1. Sign in to your Kinsta account or create a new one. Once on your MyKinsta Dashboard, click the Add service button, then select Application, like the screenshot below.
Adding an application on MyKinsta
Adding an application on MyKinsta

MyKinsta prompts you to connect your Git account. Complete the authorization as requested, then select the project you previously pushed to your repository and the branch you want to use.

Configuring new application details on Kinsta
Configuring new application details on Kinsta
  1. Add your Laravel APP_KEY in the Environment variables section. The key is in your local project directory’s .env file.
Configuring application environment variables on Kinsta
Configuring application environment variables on Kinsta
  1. Click Continue and select the build environment according to your preferences.
  1. Leave the start command in the Resources section blank for now, and then click Continue to proceed.
  1. Finally, complete the payment information. The deployment starts immediately.

You need two build packs to run your application properly: PHP to run php commands, and Node.js, to run npm commands. To do so:

  1. Go to your application, and from the left-side navigation, click Settings.
  1. Click Add buildpack and add the build packs for Node.js and PHP. However, ensure the PHP build pack is added last in the sequence, as this is a PHP-based application.
  1. Click the Deploy Now button that appears after adding the new build packs, as illustrated in the image below.
Deploy app after adding build pack on Kinsta
Deploy app after adding build pack on Kinsta
  1. Finally, go to your application’s Processes tab, edit the default Web process, and replace its Start command with the following:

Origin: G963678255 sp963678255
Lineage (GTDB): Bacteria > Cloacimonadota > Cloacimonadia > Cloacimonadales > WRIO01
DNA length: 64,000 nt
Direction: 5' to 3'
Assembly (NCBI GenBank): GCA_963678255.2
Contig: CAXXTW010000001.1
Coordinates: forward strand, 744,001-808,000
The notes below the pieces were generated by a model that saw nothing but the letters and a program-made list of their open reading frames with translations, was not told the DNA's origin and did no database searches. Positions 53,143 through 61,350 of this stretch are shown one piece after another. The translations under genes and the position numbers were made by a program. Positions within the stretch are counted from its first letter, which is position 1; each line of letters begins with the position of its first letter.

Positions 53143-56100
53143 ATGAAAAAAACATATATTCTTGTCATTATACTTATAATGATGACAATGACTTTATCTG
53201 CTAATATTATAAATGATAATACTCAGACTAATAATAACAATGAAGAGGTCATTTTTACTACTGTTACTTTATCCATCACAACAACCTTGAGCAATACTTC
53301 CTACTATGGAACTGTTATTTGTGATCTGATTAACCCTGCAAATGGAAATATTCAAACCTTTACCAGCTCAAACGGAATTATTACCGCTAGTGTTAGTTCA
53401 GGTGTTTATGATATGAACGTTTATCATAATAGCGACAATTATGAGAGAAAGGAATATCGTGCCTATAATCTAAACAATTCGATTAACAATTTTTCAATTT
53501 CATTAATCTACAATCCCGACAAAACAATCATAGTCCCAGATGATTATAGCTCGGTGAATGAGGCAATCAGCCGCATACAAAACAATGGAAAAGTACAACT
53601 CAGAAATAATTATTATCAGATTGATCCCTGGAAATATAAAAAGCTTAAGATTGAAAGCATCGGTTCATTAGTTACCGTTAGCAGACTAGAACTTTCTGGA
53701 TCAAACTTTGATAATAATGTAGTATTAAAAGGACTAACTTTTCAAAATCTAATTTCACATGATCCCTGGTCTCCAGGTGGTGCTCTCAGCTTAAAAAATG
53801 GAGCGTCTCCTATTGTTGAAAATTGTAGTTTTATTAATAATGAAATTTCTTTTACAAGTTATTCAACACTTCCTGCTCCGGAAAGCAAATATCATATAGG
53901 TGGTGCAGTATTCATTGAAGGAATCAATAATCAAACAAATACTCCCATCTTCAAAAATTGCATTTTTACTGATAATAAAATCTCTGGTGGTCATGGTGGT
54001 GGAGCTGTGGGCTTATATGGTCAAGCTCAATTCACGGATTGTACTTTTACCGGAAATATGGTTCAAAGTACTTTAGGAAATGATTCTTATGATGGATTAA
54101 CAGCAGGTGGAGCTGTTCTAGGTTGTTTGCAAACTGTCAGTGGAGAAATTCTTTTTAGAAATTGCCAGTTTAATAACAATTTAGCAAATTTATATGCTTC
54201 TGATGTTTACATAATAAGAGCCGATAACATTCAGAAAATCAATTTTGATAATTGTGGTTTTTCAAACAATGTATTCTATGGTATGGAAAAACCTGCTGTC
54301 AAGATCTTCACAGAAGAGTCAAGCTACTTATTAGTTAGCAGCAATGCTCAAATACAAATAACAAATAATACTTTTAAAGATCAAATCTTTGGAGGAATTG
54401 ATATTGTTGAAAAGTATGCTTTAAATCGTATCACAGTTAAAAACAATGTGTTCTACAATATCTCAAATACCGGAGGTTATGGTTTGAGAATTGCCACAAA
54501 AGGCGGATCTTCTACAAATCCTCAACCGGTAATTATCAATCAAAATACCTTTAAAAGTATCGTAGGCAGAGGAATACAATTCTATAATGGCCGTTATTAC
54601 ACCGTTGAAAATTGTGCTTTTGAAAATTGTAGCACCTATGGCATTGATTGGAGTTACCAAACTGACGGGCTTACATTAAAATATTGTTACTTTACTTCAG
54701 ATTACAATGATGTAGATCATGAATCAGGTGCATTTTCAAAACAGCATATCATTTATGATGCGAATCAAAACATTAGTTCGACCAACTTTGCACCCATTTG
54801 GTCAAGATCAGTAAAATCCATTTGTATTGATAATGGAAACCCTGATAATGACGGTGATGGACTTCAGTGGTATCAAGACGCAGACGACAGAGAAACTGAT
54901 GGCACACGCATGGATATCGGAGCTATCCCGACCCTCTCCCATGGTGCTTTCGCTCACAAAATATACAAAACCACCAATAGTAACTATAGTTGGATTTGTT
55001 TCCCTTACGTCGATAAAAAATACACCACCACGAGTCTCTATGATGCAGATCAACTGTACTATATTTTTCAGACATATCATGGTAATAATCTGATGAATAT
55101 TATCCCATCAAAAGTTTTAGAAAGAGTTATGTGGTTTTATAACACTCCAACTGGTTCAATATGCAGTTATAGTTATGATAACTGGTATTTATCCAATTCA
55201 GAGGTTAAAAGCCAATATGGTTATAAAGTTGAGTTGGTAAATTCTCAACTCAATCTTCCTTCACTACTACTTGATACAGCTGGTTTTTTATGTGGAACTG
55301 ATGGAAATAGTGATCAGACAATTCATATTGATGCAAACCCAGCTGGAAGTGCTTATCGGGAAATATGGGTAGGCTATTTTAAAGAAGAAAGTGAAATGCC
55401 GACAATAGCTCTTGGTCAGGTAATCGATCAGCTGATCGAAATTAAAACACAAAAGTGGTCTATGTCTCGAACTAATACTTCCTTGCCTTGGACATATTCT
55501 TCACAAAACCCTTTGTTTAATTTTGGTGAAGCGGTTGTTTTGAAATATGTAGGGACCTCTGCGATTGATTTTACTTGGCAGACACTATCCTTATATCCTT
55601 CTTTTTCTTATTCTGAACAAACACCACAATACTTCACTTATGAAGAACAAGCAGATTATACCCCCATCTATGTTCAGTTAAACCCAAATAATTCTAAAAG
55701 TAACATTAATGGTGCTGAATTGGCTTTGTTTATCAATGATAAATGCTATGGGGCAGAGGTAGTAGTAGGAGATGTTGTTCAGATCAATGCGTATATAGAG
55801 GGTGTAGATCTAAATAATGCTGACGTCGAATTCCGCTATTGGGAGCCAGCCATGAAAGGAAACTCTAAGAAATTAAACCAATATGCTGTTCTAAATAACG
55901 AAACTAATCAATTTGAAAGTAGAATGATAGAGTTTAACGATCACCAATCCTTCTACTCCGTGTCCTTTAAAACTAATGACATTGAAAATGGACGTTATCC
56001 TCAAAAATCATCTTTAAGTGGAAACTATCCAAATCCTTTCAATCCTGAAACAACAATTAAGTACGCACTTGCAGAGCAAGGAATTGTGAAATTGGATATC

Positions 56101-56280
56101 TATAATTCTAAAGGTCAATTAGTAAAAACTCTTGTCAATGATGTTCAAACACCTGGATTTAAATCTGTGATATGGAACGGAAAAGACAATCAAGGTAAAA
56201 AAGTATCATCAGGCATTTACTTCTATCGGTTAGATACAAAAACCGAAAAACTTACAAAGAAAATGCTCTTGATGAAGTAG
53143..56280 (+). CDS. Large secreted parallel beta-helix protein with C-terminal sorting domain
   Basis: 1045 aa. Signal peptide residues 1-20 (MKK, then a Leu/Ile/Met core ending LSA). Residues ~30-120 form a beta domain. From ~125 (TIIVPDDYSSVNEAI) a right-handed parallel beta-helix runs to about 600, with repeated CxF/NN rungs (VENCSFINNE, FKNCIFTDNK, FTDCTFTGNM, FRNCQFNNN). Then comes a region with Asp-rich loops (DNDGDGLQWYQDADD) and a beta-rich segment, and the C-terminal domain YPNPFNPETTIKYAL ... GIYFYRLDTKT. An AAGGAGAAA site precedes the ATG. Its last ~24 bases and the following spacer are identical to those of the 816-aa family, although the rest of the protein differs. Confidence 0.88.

npm run build && heroku-php-apache2
Updating the process start command on Kinsta
Updating the process start command on Kinsta

After updating the start command, your app will automatically redeploy with the new command. Once the deployment is successful, you can visit the domain to see the beautiful card component you created and start testing and developing your application.


Tailwind helps elevate your Laravel project from simply basic to perfectly stunning. It’s easy to use, saving you from typing massive piles of code just to get the look you want.

Now that you know the basics, explore Tailwind’s capabilities to enhance your application’s look with fancy fonts and enchanting effects. Then, deploy it using MyKinsta to let the world enjoy your application, too.

Marcia Ramos Kinsta

I'm the Editorial Team Lead at Kinsta. I'm a open source enthusiast and I love coding. With more than 7 years of technical writing and editing for the tech industry, I love collaborating with people to create clear and concise pieces of content and improve workflows.